The long-awaited compilation of tracks from left-field disco genius Arthur Russell has finally arrived from Soul Jazz, and despite a few minor reservations that only a confirmed disco nerd like myself could have, it's well worth the wait. Russell was a classically-trained cellist and composer steeped in the American experimental avant-garde tradition of composers like Philip Glass. He made some of the most compelling, challenging, and beautiful dance music ever committed to record after being turned on by visits to NYC clubs like the Loft, Gallery, and Paradise Garage. "Go Bang," recorded as Dinosaur L is present here in the superior Francois mix, is perhaps one of the most simultaneously atonal, dissonant, and funky records to ever become a dancefloor favorite‰ÛÒ a maelstrom of near-free jazz dirty Rhodes chords and a driving four to the floor beat propelling ominous, desperate declarations that "I want to see all my friends at once/I wanna go bang!" It was a big Paradise Garage favorite, and its dark, druggy and sexy vibe was hugely influential to early house tracks like Sleazy D's "I've Lost Control." Russell's most well known track, Loose Joints' "Is It All Over My Face," shouldn't require too much of an introduction here, and if it does, just read my dissertation in the 12" review (I expect your 5-page paper with annotated sources next week, Spasticon). One of the greatest dance records ever, period. What distinguishes Russell as an artist (and further endears him to collectors) is the fact that he was also capable of creating softly beautiful tracks like "Keepin' Up," "In The Light Of The Miracle," and "Let's Go Swimming;" tracks that successfully integrated his interest in dance music with experimental, often minimalist compositions. "In The Light Of The Miracle" is one of the prizes of this collection; originally available on a stupid-rare promo-only pressing, "Miracle" is a serenely gorgeous, airily restrained 13-minute epic that defies categorization or description. Also includes essential, tough‰ÛÒto-find gems like "Pop Your Funk" (see 12" review), and "Wax The Van." The few minor complaints I have (the omission of Russell's first release, "Kiss Me Again" by Dinosaur, lack of material from the rare "World Of Echo" LP, weird track sequencing) are completely mollified by the dearth of brilliant material here, and the sheer value that the collection gives. Highly, highly recommended. 11 tracks spread over 3 LPs.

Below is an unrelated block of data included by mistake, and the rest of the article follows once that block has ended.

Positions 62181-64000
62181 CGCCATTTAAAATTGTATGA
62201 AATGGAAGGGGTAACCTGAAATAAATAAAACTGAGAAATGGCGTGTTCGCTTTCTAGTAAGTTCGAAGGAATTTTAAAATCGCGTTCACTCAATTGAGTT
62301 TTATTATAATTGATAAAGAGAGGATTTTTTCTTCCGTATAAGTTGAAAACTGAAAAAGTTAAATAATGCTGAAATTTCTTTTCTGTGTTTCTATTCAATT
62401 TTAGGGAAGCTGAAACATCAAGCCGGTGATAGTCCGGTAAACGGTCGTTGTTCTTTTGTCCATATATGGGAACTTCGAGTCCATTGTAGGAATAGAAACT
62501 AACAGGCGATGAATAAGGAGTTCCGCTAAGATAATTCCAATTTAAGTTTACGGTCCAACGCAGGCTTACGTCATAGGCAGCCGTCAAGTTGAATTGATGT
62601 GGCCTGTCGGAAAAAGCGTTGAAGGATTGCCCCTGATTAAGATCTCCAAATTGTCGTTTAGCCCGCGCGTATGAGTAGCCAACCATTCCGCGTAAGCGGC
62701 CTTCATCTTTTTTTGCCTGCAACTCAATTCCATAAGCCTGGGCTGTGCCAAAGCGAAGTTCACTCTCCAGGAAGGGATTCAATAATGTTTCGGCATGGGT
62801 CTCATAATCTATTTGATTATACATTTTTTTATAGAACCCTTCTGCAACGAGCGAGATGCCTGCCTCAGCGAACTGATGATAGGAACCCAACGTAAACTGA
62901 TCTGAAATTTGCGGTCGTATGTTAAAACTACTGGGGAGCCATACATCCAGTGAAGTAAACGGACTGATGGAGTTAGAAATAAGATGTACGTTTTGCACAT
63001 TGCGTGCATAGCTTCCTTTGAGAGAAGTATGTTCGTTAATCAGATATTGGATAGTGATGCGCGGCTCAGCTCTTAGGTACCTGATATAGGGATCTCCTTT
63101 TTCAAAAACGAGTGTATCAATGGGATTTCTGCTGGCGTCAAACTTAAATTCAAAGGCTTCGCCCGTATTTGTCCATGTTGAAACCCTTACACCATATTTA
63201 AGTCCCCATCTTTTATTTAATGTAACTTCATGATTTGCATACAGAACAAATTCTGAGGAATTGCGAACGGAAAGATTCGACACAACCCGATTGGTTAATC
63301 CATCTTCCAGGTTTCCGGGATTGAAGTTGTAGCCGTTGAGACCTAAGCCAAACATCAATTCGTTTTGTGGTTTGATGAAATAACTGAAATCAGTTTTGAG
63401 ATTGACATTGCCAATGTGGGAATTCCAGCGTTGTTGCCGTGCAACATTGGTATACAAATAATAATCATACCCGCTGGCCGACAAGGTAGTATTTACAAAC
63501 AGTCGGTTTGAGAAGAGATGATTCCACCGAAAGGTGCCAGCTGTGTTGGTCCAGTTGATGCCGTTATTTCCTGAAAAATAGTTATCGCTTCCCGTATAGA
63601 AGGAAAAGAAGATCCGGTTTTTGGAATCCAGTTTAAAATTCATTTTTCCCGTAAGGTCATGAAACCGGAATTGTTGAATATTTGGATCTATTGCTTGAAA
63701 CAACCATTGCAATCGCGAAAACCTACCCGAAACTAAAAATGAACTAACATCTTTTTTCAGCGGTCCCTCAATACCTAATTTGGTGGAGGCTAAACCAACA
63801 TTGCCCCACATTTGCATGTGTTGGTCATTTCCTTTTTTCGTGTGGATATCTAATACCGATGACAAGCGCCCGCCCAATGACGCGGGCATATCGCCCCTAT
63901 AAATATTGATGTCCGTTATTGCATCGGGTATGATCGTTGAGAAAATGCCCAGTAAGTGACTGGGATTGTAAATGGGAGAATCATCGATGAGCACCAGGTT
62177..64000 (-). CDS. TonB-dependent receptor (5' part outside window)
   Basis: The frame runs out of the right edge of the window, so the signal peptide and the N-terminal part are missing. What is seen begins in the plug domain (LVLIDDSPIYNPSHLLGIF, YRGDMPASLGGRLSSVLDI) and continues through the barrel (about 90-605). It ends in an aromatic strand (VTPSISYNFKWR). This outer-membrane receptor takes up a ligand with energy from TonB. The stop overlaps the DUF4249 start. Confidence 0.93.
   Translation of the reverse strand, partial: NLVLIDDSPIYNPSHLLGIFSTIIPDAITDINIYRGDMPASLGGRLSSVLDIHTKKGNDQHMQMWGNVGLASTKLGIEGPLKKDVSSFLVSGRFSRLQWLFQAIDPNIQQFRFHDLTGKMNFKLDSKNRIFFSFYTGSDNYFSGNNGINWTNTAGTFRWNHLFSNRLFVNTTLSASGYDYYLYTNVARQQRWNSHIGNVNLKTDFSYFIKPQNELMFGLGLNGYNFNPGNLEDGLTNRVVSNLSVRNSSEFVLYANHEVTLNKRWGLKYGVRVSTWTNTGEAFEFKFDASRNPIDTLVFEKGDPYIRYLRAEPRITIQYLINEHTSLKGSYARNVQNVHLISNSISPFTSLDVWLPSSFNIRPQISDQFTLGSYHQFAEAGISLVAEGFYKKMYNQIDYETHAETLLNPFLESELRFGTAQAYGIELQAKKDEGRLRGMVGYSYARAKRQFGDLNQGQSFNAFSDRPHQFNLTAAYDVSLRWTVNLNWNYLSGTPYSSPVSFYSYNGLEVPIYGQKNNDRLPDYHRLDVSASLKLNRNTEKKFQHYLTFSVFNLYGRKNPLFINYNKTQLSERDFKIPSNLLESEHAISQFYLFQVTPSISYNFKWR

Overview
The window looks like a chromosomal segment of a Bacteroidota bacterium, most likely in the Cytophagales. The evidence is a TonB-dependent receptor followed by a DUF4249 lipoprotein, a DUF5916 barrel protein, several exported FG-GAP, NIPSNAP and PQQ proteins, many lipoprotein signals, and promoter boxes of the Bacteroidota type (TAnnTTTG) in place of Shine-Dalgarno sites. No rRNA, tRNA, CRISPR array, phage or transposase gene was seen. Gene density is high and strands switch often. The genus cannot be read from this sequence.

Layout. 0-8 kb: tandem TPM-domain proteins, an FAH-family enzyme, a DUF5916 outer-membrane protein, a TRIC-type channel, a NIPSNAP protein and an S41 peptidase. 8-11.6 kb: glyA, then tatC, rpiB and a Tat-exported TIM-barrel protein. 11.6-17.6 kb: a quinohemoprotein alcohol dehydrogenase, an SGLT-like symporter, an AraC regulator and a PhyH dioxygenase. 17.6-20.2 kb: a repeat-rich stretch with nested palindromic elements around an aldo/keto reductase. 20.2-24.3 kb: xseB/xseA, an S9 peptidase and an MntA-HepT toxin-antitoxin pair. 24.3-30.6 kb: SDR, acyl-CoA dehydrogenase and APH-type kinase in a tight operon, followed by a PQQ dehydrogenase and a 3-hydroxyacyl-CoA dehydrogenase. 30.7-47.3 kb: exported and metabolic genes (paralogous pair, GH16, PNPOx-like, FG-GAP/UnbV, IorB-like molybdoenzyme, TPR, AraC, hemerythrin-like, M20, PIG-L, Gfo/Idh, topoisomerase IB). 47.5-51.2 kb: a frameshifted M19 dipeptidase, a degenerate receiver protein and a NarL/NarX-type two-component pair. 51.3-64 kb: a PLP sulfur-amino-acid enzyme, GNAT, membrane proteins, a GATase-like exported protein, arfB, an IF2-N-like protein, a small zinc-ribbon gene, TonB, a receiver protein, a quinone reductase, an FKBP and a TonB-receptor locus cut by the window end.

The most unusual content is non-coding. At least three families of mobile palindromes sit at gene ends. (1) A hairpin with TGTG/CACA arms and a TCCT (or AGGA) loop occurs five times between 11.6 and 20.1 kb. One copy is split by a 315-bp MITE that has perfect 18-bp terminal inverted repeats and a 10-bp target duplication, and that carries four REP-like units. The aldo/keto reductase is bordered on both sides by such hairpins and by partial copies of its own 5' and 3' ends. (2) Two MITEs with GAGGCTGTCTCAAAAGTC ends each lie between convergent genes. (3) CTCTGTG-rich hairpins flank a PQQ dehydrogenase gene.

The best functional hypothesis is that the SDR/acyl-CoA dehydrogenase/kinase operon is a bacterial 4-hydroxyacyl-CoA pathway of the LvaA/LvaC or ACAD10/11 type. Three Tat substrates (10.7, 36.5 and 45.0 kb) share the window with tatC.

- music label: Soul Jazz Records 2009